between deans and stuopen at the
dents of UK last night in the Office Tower. Representatives from the residence halls discussed with
the deans subjects such as campus disorders of
last spring to the open-hous- e
rules in the dorms.
Dean Elder indicated that a program may be
started for students living off campus in which a
hour service will be available for them
twenty-fou- r
in any emergency aid they may need. This is

September

pirn
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no admission!
mmttttwwml

flict with
federal government
again over the standards.
A spokesman for the federal
Water Quality Agency told the
state commission Tuesday that
federal matching funds for water pollution control were being
withheld pending final approval
of Kentucky's standards. The federal government approved the
standards last year with some
exceptions, which Washington
apparently now wants resolved.
Pickard responded that "We'll
be going out of business" unless
the federal money is released
soon. He said the commission
has been operating with all state
money since the start of the fiscal year.
The main differences which
Kentucky has with Washington
over its standards are water temperature, dissolved oxygen and
alkalinity-acidit- y
levels.
The commission also heard
two alternative proposals from
E. E. Dupont de Nemours Co.
for disposing of excess hydrochloric acid which will result
from a new manufacturing process in 1972. By the mid 1970's,
a company spokesman said, further changes in operation will
eliminate the need for the acid
at all.

The Kentucky Kernel

Th. Kentucky Kernel. University
Station. University of Kentucky, Lexington. Kentucky 40304. Second cUw
poUg paid t Lexington, Kentucky.
Mailed five timet weekly during the
chool year except holiday and exam
period, and once during the summer
session.
Published by the Board of Student
Publications, UK Post Office Box
Begun as the Cadet In lm and
publuhed continuously as the Kernel
since IK 15.
Advertising published herein Is Intended to help the reader buy. Any
false or misleading advertising should
be reported U The Editors.
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KERNEL TELEPHONES
Editor Managing Editor .... J7S-1TEililorLl Pa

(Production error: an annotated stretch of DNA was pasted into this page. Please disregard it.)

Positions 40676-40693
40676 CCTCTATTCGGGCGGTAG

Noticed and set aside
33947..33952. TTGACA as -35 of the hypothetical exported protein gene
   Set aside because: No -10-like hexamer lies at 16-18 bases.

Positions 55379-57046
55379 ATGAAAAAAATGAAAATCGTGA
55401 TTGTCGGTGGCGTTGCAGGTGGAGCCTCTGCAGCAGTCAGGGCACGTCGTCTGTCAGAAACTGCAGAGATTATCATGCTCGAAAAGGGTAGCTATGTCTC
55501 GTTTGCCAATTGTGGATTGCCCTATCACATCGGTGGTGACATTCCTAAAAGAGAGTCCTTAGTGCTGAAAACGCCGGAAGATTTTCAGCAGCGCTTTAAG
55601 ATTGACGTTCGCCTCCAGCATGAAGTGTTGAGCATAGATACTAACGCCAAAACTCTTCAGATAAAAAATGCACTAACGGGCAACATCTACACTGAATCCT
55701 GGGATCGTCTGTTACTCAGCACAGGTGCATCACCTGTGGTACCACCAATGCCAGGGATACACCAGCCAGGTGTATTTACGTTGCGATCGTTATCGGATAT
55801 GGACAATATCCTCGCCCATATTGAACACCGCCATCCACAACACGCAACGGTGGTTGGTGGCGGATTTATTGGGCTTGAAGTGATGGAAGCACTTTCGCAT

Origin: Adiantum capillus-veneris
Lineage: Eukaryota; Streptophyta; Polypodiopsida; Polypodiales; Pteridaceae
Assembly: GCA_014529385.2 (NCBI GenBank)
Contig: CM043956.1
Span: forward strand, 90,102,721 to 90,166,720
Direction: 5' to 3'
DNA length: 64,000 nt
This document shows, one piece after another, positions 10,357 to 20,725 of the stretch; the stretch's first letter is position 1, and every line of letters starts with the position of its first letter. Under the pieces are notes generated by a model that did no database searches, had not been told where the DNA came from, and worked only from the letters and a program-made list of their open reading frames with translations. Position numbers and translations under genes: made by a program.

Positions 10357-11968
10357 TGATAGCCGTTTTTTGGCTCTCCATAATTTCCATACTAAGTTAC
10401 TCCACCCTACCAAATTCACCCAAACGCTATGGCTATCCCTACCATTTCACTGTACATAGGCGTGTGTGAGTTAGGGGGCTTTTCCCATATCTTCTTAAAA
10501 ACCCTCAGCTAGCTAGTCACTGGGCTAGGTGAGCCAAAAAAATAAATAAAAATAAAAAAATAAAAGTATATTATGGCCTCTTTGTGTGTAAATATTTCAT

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Advertising, Business, CirculatM-44tion

* --THE

KENTUCKY KERNEL,

Vctlnclay, Sept.

16. 1970- -3

Costs Rise by $100

Financial Aid Loses Pace With College Expenses

"Financial aid for college stu
dents is not keeping pace with
increased college expenses and
enrollment," said Jim Ingle, director of Student Financial Aid

"Some of the 500 or more stu
at the University of Kentucky.
He suggests that parents should dents denied financial aid for the
start now building a savings ac- fall may have a second chance
to secure funds this spring," Ingle
count for their children's educasaid.
tion.
He expects to receive another
He said parents of preschool
or grade school children, whose $50,000475,000 in National DeIncome exceeds $10,000 a year, fense Student Loan funds in the
may expect difficulty in securing near future, when the Bureau of
Federal aid for their children's the Budget orders the
bill approved.
Enrollment in the University college expenses in the future.
"That would be enough to put
Last year Ingle's office proof Kentucky Community College
dent in the 500
System climbed past 10,000 again vided financial assistance to some a
with fall registration after brief- 1,600 UK students through Fed- who were turned down during
ly declining as a result of the eral aid programs. "To provide the summer," he said.
financial aid to the same students
Ingle listed four types of fideparture of Northern Communthis year," he said, "would re- nancial assistance funded by the
ity College from the system.